Part IV - A Deeper Look at GLI: Who Can Work?

Chandra's picture

This web feature is Part IV in a series looking at the assumptions we have about guaranteed livable income. The first feature deconstructed the question of whether people would work if they had income security. Part II examined the issue of whether people have a right to income security, regardless of activity. Part III considered the availability of jobs in Canada, and concluded that it is not reasonable to assume every person can have a job that will meet their needs.

Crying girlIn the first three web features in this series, we examined the issue of what counts as work and whether or not people have a right to have their basic needs met regardless participation in paid employment. We also considered the fact that there are not enough jobs for every Canadian who wants one. These are two powerful arguments against attaching employment conditions to GLI. But there is a third, equally powerful argument: a GLI must be unconditional because we aren’t all that good at making the distinctions that conditions require. Determining who is and who is not fit enough to work is not easy, and is often accomplished badly.

My husband has Chronic Fatigue Syndrome (CFS). Like most people with CFS, he has good days and bad days. On the bad days, even getting out of bed can be hard. Since his diagnosis, he has been off work for extended periods of time and back at work for awhile. The biggest challenge is the unpredictability of his health – he never knows when he will have a good day or a bad day. For full-time employment, when showing up every day is not optional, CFS is a significant obstacle. Yet if an uninformed observer saw him standing in line at the grocery store, they would think he looked healthy and normal.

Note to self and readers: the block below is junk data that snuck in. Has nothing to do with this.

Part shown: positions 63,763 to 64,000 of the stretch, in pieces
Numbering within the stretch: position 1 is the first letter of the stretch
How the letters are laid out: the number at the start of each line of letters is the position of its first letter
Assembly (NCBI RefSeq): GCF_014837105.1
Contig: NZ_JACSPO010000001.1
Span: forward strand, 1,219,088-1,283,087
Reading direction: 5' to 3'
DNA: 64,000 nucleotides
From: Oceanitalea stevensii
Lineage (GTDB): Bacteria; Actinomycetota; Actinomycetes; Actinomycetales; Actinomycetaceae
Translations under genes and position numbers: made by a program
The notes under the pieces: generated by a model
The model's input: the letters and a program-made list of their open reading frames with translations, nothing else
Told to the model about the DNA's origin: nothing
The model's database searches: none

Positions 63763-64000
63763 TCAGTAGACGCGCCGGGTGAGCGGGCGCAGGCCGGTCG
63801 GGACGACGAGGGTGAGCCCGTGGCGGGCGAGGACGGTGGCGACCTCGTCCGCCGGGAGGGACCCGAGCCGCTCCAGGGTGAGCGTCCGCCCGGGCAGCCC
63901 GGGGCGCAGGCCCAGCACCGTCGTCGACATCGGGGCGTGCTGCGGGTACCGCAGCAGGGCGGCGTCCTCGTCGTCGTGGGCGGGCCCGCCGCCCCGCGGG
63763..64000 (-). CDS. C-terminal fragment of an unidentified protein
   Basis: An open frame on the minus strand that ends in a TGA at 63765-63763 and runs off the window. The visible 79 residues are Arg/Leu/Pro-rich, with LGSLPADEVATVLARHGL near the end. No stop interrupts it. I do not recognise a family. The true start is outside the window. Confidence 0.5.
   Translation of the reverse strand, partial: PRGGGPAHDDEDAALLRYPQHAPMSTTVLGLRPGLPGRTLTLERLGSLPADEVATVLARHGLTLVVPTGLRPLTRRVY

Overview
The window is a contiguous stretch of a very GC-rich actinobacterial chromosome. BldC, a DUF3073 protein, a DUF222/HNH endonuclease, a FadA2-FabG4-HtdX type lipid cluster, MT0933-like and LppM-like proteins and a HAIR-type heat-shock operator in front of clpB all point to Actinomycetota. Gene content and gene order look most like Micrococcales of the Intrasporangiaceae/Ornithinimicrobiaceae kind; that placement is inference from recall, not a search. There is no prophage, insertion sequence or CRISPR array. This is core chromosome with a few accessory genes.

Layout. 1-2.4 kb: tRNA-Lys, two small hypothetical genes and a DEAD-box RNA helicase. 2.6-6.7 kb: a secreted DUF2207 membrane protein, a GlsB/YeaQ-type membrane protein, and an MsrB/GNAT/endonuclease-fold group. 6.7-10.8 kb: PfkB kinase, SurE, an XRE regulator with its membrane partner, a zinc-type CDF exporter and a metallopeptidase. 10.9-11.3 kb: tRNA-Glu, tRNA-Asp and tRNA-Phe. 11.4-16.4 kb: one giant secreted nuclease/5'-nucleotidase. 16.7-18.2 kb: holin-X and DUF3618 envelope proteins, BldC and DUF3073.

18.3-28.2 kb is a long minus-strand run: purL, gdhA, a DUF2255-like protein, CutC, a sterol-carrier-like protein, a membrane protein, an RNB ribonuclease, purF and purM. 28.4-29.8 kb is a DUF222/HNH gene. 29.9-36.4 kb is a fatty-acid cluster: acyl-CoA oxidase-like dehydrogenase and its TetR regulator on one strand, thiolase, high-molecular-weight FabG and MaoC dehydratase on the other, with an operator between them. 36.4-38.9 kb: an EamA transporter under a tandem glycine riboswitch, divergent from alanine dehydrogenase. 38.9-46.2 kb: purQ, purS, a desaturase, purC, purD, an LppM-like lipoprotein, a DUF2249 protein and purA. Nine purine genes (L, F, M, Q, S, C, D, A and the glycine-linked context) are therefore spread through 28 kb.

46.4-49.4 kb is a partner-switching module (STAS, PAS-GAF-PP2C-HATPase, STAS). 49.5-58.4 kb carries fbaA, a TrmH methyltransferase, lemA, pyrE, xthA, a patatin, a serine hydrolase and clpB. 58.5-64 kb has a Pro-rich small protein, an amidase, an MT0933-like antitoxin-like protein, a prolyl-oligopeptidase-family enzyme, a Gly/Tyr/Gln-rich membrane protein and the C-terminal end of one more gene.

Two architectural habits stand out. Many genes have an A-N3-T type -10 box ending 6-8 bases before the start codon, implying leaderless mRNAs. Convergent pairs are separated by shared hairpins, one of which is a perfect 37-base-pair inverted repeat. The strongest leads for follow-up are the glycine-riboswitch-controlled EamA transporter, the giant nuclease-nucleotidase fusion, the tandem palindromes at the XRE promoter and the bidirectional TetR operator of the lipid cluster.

Marie White, National Chairperson of the Council of Canadians with Disabilities, shared a similar story at the Senate Roundtable on guaranteed annual income. She has multiple sclerosis, a condition as arbitrary as CFS: “I can work for three years and suddenly I cannot work for three weeks.”

A colleague, Rob Rainer of Canada Without Poverty (formally the National Anti-Poverty Organization), described to the Senators how his daughter’s Asperger’s syndrome will present significant challenges to employment, yet it is not visible at a glance. “The idea of someone behind a Plexiglas panel making a decision about someone’s life – on what basis would they decide?” asked Rob.